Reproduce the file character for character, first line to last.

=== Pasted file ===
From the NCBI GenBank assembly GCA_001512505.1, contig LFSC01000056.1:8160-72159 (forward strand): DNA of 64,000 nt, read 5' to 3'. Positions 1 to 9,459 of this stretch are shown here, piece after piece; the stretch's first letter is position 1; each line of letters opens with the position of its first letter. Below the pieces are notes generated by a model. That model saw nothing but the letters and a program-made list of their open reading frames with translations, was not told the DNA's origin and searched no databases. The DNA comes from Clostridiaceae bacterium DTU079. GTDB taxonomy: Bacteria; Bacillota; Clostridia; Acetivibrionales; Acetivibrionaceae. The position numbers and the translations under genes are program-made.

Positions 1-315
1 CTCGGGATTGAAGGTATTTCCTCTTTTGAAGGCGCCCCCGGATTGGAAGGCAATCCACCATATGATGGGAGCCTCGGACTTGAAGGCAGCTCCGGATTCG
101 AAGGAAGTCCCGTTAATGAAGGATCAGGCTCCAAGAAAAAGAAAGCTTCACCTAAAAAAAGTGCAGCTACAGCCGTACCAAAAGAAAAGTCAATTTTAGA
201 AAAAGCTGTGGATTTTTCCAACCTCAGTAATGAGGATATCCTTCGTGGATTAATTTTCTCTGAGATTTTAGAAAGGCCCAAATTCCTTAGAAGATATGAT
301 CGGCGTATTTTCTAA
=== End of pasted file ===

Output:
From the NCBI GenBank assembly GCA_001512505.1, contig LFSC01000056.1:8160-72159 (forward strand): DNA of 64,000 nt, read 5' to 3'. Positions 1 to 9,459 of this stretch are shown here, piece after piece; the stretch's first letter is position 1; each line of letters opens with the position of its first letter. Below the pieces are notes generated by a model. That model saw nothing but the letters and a program-made list of their open reading frames with translations, was not told the DNA's origin and searched no databases. The DNA comes from Clostridiaceae bacterium DTU079. GTDB taxonomy: Bacteria; Bacillota; Clostridia; Acetivibrionales; Acetivibrionaceae. The position numbers and the translations under genes are program-made.

Positions 1-315
1 CTCGGGATTGAAGGTATTTCCTCTTTTGAAGGCGCCCCCGGATTGGAAGGCAATCCACCATATGATGGGAGCCTCGGACTTGAAGGCAGCTCCGGATTCG
101 AAGGAAGTCCCGTTAATGAAGGATCAGGCTCCAAGAAAAAGAAAGCTTCACCTAAAAAAAGTGCAGCTACAGCCGTACCAAAAGAAAAGTCAATTTTAGA
201 AAAAGCTGTGGATTTTTCCAACCTCAGTAATGAGGATATCCTTCGTGGATTAATTTTCTCTGAGATTTTAGAAAGGCCCAAATTCCTTAGAAGATATGAT
301 CGGCGTATTTTCTAA